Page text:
In 2013, director Spike Jonze treated us to “Her,” a not-so-far-out science fiction romantic comedy about a man (Joaquin Phoenix) who falls in love with the voice of his virtual assistance (the voice of Scarlett Johansson). “Her” was a real thought-provoking treat, although it was somewhat lost in a slew of great films that year. As a side note, I find Alexa’s voice to be mildly seductive, although I would like to hear an occasional “You’re welcome” when I thank her for turning on my reading lamp.
Now comes German director Maria Schrader’s “I’m Your Man,” which takes the artificial intelligence theme a step further. Here, a research scientist (played by German actress Maren Eggert) participates in a three-week experiment to try out a humanoid robot pre-programmed to do nothing more than make her happy. It’s unclear exactly how Alma (Eggert’s character) was selected for this duty, as her heart never seems into the project. Give robot Tom kudos for trying, but his initial attempts at mere friendship are met with silence.
As Tom, British actor Dan Stevens hits just the right notes. It’s a tough role, considering he can’t play it too campy, lest the entire film come off as slapstick. On the other hand, if he’s too intense, no one would want him hanging around anyway. Eggert seems either bored or shocked at first. And in deference to her character, she’s probably so overcome with the technology that it renders her speechless.
Alma brings Tom with her but won’t let her accompany her to work. Instead, she drops him off at a local coffee shop for the day, where he interacts quite nicely with the locals. This scene is funny and whimsical, and “I’m Your Man” could have used a few more of these scenes during the early going.
The second day, Tom is allowed to join Alma at her research lab, where he pitches himself as a colleague of Alma’s. Since his robotic programming includes knowledge of absolutely everything, this guise is certainly believable to Alma’s co-workers. The bottom line is Tom is well-liked and respected in any environment.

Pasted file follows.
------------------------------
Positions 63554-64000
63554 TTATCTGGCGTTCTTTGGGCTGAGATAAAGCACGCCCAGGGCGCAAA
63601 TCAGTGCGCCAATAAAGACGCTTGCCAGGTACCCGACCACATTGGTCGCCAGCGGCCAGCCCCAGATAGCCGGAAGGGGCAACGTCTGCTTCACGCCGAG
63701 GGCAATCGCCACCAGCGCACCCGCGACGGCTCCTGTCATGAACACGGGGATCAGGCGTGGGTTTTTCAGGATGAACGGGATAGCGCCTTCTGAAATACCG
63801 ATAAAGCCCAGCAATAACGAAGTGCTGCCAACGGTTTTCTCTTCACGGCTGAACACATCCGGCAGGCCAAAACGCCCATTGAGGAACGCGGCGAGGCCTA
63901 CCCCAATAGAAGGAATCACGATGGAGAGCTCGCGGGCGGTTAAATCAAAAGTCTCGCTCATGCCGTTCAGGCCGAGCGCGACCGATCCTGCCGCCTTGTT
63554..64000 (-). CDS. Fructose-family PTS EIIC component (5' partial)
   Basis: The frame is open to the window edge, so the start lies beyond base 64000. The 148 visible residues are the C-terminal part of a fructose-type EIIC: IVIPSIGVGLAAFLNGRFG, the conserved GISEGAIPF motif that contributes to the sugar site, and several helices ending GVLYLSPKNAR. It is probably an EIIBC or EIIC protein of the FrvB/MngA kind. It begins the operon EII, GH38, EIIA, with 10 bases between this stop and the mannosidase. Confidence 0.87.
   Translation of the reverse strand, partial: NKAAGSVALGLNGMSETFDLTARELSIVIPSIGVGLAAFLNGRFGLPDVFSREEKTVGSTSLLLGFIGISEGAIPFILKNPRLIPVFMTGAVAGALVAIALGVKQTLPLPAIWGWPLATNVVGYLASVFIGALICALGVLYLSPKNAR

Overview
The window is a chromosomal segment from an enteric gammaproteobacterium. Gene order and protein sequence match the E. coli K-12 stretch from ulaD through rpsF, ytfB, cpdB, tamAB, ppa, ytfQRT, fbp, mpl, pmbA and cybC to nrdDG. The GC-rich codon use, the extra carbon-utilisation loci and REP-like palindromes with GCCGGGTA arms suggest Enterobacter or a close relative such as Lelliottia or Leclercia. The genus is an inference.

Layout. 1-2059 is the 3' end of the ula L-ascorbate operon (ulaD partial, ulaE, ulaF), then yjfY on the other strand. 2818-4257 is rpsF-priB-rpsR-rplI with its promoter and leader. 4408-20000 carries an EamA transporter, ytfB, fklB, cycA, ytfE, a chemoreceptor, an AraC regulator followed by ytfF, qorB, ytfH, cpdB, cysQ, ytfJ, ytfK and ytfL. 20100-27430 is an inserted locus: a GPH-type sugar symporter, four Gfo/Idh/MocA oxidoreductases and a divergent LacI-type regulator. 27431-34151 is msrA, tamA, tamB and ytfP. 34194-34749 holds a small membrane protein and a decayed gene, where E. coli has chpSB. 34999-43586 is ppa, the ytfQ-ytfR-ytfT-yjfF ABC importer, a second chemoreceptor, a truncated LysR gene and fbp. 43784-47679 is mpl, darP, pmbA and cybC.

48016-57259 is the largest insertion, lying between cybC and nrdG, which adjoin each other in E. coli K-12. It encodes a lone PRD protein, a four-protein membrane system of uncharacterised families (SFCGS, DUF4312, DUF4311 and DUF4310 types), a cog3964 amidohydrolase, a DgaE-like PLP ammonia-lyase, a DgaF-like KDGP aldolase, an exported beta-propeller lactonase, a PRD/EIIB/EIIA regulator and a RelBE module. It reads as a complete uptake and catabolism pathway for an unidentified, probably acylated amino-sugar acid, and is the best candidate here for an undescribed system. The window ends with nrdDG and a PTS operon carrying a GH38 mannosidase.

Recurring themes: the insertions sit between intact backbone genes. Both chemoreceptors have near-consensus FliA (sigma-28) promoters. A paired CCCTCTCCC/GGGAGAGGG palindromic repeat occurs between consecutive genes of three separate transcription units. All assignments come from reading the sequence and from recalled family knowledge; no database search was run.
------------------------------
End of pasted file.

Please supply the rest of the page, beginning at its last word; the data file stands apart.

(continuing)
The problem, naturally, is that he is a robot. He’s incapable of possessing actual feelings. He can process information in such a way that he emulates feelings of sadness, happiness, disappointment, and so forth. But Alma is smart enough to know these feelings aren’t real. In one telling scene, Alma’s heart is broken when she realizes an Argentinian team of scientists is about to publish an article on the very same research Alma’s group has been working on for the past three years. Tom is excited because all the research has been performed for the betterment of mankind. He is unable to comprehend the idea of competition amongst the various research teams.
It is because of this “non-human” aspect (and let’s face it, certain emotions and reactions simply cannot be programmed into a robot) that guides Alma’s unwillingness to accept Tom as an equal – in any sense. As a co-worker, companion, lover, etc. As these feelings of hers come to the forefront, Eggert shines as an actress. This is her first wide-release film in the U.S., and she has a wonderful opportunity to show off her acting chops.
In films like this, it’s often the actor of the “affected” character who garners most of the attention. Yet it is the actor who must play off the affected character (i.e., the “straight man”) who has the more difficult assignment. Think Dustin Hoffman in “Rain Man.” His autistic savant character earned him an Oscar. But I believe Tom Cruise had the more challenging role as the straight man forced to react to Hoffman’s one-note character.
The same is true of Damien Chazelle’s “Whiplash.” It was J.K. Simmons’ ruthless jazz band teacher which won him an Oscar. Yet I thought Miles Teller had the harder role, playing the poor percussion student forced to perform under his merciless hand. Here, Dan Stevens is very good. But Maren Eggert shows why she’s one of Germany’s best current actresses by playing off the almost creepy stalwart humanoid. He’s simply too perfect. Alma needs Tom to possess at least one minor flaw.
As “I’m Your Man” proceeds to its final act, the lighter comedic tone shifts to a more serious one, and that’s what sold me. I know this is Germany’s entry for Best International Feature Film at next spring’s Oscar’s. And as the film played out, I kept thinking there must be better German films to come later this year. I was certainly entertained, but this was a light comedy. As “I’m Your Man” assumes a more serious tone, the ideas put forth by screenwriters Jan Schomburg and Maria Schrader make us think.
“I’m Your Man” turns out to be headier than the average light comedy, and that’s a good thing. Had this been a Hollywood production, the final act would have developed into slapstick, with a happy ending and all loose plot points tied up in a nice, proverbial bow. In Schrader’s hand, the ending is not necessarily “happy,” but it forces us to think. My only fear is that after the Oscar success of 2019’s “Parasite” (a very Tarantino-esque South Korean thriller), more foreign language directors will attempt to Americanize their work so that it garners accolades on this side of the ocean. That’s not good. I like “I’m Your Man” a lot, but it’s just “American” enough that I’m concerned for the future of international film.